from London, Paris, New York, Vienna and Berlin.
33 GOVERNMENT STREET
Corner of Broughton and Government Streets, Victoria, B. C.
FACTORY:
HUMBOLDT  STREET
Victoria, B. C. THE WEEK   SATURDAY, SEPTEMBER 15, 190b.
THE   MOTHERLAND
Hands Across the Sea,
Exchanges With Our Kindred.
Parliamentary Gear.
One by one the links of tradition are
being snapped by the new order of
Parliamentarians, writes a Parliamentary correspondent. It is years ago thai
Mr. Kier Hardie, now in some d^.ngur
of waxing comparatively conventional in
his new position as leader of a real, dvt
political party, drove down to Pa'ace
Yard in a waggonette with a particularly flagrant brass band. The hon. member on that occasion sported the famous cloth cap, which one day ought to
be exhibited in lhe British Mujcnm
alongside the Rocket. The other af.er-
noon, a new sartorial milepost was
passed. Mr. Philip Snowden, the lebor
member for Blackburn, sat among hi*
political confreres wearing with entire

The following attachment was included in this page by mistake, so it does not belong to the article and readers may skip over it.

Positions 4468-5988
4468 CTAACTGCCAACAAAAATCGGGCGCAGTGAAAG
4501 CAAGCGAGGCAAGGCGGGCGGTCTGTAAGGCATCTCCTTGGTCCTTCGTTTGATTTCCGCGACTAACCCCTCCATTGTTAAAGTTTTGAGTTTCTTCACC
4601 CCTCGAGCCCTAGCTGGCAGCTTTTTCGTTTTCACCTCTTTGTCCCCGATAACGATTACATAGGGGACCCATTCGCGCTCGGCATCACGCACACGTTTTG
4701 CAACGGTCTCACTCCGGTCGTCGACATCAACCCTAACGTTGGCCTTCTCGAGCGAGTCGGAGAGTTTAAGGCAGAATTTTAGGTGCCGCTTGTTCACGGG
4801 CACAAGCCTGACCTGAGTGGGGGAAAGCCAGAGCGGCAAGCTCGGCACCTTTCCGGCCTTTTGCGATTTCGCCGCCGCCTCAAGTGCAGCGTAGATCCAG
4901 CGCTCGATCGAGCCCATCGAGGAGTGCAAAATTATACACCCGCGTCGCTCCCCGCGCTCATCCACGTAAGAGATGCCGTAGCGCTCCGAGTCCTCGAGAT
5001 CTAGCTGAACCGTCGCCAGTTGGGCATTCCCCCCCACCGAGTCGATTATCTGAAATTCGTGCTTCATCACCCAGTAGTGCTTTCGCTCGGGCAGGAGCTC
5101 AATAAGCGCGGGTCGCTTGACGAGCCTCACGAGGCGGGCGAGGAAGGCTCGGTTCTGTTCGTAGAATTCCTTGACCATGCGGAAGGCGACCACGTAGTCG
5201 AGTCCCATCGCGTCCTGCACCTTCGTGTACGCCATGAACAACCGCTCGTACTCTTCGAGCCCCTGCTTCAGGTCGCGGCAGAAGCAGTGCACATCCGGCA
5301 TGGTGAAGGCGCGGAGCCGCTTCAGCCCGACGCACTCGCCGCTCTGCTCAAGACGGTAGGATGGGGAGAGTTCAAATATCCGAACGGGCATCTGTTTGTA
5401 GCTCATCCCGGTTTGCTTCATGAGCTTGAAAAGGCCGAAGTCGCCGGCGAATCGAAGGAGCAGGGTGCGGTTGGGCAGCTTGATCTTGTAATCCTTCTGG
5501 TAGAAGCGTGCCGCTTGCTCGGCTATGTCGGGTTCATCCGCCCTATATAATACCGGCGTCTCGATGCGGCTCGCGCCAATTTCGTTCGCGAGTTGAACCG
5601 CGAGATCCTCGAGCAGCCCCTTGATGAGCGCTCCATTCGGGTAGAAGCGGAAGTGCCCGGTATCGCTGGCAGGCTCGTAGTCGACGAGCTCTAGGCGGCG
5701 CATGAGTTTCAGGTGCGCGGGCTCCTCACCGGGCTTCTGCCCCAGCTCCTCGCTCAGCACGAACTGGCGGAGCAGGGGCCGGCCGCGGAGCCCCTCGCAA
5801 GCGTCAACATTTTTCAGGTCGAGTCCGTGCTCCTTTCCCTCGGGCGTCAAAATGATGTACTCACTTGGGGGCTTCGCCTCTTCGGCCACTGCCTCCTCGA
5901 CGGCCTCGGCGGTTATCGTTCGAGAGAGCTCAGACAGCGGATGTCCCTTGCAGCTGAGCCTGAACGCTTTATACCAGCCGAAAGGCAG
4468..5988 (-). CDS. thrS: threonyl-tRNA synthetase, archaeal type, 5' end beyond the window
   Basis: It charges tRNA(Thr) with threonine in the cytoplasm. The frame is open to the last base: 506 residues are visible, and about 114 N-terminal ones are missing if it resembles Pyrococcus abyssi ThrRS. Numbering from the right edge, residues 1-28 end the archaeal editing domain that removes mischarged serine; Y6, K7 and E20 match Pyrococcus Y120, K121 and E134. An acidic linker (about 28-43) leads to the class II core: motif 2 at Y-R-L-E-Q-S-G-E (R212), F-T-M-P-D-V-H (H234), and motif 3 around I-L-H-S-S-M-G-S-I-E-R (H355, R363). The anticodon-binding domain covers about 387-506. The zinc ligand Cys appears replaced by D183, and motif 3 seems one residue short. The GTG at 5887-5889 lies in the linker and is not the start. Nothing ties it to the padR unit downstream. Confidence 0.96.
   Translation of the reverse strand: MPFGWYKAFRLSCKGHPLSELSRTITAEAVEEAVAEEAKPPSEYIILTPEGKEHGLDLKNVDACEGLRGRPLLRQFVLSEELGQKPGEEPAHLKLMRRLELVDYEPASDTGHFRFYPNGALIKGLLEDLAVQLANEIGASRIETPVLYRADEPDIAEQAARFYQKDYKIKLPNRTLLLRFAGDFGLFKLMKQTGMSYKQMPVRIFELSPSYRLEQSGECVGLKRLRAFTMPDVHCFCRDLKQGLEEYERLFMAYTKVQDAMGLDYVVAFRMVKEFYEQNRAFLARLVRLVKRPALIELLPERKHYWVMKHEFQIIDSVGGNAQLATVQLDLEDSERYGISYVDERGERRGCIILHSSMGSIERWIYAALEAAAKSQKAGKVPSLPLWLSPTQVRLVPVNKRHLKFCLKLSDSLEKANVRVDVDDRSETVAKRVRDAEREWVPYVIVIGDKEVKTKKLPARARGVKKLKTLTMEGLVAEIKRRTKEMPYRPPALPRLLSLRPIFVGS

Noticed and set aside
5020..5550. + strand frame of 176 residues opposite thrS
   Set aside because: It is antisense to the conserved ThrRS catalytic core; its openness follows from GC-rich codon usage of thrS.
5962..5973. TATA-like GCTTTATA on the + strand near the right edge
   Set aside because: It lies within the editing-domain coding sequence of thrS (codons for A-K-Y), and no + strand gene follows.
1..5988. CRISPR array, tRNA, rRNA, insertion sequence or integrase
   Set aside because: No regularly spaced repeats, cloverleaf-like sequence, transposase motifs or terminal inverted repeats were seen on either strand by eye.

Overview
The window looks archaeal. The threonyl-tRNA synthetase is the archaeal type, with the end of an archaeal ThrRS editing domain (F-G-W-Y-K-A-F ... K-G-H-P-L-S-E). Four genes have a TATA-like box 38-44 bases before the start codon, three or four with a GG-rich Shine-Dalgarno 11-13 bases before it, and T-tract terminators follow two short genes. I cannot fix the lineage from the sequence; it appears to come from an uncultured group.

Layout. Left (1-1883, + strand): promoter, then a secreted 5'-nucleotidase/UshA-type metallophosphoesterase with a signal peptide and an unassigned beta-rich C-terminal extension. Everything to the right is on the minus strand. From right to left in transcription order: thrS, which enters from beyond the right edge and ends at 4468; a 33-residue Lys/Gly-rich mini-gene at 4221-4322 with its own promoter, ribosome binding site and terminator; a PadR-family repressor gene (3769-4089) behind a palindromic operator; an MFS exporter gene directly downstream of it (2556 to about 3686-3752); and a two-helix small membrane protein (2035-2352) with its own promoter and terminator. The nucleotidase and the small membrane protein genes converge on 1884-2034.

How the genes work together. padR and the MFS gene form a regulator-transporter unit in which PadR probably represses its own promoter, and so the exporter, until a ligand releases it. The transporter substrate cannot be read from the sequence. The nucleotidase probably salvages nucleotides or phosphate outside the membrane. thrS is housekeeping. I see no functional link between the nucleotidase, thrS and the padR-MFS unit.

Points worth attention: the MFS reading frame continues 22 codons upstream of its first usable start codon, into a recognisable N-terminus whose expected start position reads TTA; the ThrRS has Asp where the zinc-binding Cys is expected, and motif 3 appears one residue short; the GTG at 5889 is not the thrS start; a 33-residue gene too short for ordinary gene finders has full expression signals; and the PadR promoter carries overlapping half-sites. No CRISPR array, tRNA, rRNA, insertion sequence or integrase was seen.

unconcern the first ordinary straw hat
ever seen within the precincts of the
Mother of Parliaments.
Peer's Heir as Socialist.
Taunted at a public meeting by Mr.
Clough, M.P., on Saturday with "sowing his Socialistic wild oats" and with
wearing a red tie, the Hon. Charles
Lister, son and heir of Lord Ribbles-
dale, has definitely joined the Socialist
party. He is the heir to about 5,000
acres.
He is only eighteen. At Eton his
views were well known. It is probable
that the Socialists and Labor pary will
find in him a powerful ally, for he has
a ready tongue, and is popular among
the working classes at Blackburn.
Mammoth Turbine Liner.
It is reported in Belfast that the
Hamburg-American line, after long
consideration, have decided to build a
vessel designed to eclipse the new mammoth Cunarders both in size and speed.
No details of her construction have
as yet been decided upon, and it is not